|Publication number||US20020132911 A1|
|Application number||US 10/096,926|
|Publication date||Sep 19, 2002|
|Filing date||Mar 14, 2002|
|Priority date||Jan 12, 1995|
|Also published as||CA2237461A1, CN1203609A, EP0863931A2, US6132641, US6380445, US6559277, WO1997020877A2, WO1997020877A3|
|Publication number||096926, 10096926, US 2002/0132911 A1, US 2002/132911 A1, US 20020132911 A1, US 20020132911A1, US 2002132911 A1, US 2002132911A1, US-A1-20020132911, US-A1-2002132911, US2002/0132911A1, US2002/132911A1, US20020132911 A1, US20020132911A1, US2002132911 A1, US2002132911A1|
|Inventors||Ralf-Roman Rietz, Wolfgang Wernet|
|Original Assignee||Ralf-Roman Rietz, Wolfgang Wernet|
|Export Citation||BiBTeX, EndNote, RefMan|
|Referenced by (7), Classifications (30), Legal Events (6)|
|External Links: USPTO, USPTO Assignment, Espacenet|
 The present invention relates to unsubstituted and substituted poly(9,9′-spirobisfluorenes); a process for their preparation; a composition comprising a support material and a layer of an unsubstituted or substituted poly(9,9′-spirobisfluorene), which may, if desired, further comprise a luminophore; a composition comprising an unsubstituted or substituted poly(9,9′-spirobisfluorene) which comprises a luminophore; and the use of the compositions or the poly(9,9′-spirobisfluorenes) as fluorophores, for example in light-emitting diodes or electrodes in display applications, and also 2,2′-dihalo-7,7′-disubstituted 9,9′-bisfluorenes.
 In recent times, materials which emit fluorescent radiation have attracted greatly increased interest for display elements or photodiodes. In Adv. Mater. 1994, 6, No.3, pages 190 to 198, J. M. Tour describes polyphenylenes which are known to emit blue fluorescent light. The good mechanical and thermal properties of the polyphenylenes are known. The insolubility in organic solvents and the associated unsatisfactory processibility and also the instability of doped polyphenylenes greatly impairs commercial utilization. There is a great need for blue-fluorescing and processible materials based on aromatic hydrocarbons, which materials have excellent thermal and mechanical properties (for example thermal stabilities above 200° C.); the polymers should be able to be prepared easily and, in particular, the targeted preparation of defined polymers should be possible. Furthermore, it is desirable for the polymers to be suitable as matrix for the incorporation of small amounts of different fluorophores in order to obtain fluorescent emissions over the entire visible spectrum.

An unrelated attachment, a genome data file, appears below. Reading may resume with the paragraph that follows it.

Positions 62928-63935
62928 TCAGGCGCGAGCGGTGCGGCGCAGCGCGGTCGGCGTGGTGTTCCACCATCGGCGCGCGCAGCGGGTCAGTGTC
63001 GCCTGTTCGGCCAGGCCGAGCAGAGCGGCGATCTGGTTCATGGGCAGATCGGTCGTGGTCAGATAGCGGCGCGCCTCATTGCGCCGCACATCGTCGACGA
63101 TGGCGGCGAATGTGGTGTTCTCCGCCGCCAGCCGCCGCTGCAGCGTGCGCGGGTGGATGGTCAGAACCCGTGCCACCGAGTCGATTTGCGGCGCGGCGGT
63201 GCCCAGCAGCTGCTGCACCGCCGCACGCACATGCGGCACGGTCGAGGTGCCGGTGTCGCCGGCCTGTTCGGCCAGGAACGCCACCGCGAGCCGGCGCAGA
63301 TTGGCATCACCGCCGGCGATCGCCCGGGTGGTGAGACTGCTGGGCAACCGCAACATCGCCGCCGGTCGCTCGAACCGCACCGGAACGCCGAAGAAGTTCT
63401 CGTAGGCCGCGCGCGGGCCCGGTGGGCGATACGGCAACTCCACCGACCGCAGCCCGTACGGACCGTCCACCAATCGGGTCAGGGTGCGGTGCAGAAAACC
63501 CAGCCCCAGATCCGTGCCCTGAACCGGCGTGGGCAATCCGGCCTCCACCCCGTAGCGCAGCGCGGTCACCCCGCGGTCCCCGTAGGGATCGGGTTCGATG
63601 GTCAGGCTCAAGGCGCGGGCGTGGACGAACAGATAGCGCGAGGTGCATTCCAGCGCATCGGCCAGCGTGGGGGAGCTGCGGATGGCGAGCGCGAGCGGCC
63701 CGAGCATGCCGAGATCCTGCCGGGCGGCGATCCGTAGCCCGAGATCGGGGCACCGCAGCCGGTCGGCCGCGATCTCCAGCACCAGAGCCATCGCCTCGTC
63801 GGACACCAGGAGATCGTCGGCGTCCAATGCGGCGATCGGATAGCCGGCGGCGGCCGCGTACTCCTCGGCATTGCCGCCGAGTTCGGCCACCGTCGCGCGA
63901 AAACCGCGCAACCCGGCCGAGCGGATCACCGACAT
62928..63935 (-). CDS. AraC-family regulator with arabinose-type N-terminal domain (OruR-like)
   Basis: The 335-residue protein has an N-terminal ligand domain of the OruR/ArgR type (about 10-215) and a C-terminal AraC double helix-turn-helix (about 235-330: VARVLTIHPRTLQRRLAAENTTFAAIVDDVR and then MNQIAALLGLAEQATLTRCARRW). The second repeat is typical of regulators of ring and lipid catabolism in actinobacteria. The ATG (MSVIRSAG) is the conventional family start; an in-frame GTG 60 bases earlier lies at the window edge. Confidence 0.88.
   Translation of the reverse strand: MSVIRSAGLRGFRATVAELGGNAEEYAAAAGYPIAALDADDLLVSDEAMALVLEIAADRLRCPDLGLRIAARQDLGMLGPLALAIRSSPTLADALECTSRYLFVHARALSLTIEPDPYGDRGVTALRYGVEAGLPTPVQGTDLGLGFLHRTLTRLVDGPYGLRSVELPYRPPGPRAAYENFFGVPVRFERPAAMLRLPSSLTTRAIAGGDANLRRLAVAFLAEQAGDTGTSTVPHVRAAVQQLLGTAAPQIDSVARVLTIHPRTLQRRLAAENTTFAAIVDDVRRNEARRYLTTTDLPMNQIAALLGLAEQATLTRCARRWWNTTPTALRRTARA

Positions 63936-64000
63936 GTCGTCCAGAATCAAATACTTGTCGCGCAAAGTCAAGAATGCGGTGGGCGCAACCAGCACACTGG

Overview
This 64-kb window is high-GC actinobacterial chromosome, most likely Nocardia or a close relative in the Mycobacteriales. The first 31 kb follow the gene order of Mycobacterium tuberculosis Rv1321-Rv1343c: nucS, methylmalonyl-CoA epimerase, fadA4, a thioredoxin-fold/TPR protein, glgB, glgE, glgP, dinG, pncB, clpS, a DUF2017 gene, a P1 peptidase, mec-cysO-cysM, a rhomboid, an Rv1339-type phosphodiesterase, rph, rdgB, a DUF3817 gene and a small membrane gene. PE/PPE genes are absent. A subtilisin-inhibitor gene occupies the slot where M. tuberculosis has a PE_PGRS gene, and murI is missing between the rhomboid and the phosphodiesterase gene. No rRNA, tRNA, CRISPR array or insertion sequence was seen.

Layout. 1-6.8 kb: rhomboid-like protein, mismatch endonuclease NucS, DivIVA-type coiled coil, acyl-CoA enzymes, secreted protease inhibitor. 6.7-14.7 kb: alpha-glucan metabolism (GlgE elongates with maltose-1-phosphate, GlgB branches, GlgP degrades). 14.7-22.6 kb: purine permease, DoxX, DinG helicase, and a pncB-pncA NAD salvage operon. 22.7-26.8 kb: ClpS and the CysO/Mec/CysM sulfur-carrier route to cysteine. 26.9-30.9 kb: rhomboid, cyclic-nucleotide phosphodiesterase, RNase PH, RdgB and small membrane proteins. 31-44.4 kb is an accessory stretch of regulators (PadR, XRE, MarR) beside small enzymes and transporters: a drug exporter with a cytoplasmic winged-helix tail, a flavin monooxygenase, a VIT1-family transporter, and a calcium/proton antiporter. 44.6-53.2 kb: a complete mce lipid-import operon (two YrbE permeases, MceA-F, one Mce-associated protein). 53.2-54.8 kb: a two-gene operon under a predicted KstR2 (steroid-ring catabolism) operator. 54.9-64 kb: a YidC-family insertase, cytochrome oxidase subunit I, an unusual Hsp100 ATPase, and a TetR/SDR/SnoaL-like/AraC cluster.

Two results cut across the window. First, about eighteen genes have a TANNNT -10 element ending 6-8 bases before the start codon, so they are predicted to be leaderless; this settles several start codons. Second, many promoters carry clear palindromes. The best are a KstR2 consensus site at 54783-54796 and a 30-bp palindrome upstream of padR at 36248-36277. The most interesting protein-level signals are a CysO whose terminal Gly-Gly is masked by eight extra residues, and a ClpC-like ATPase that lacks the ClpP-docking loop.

It has now surprisingly been found that 9,9′-bisfluorenes can be polymerized to give blue-fluorescing polymers which are soluble in many solvents and are therefore also readily processible, for example by means of customary coating processes. The polymers have excellent thermal and mechanical stabilities and are excellent matrix systems for the incorporation of molecular fluorophores which can be used in fluorescent displays and in electroluminescent displays.
 The invention provides, firstly, soluble poly(bis-9,9′-fluorenes) comprising identical or different structural repeating units of the formula I,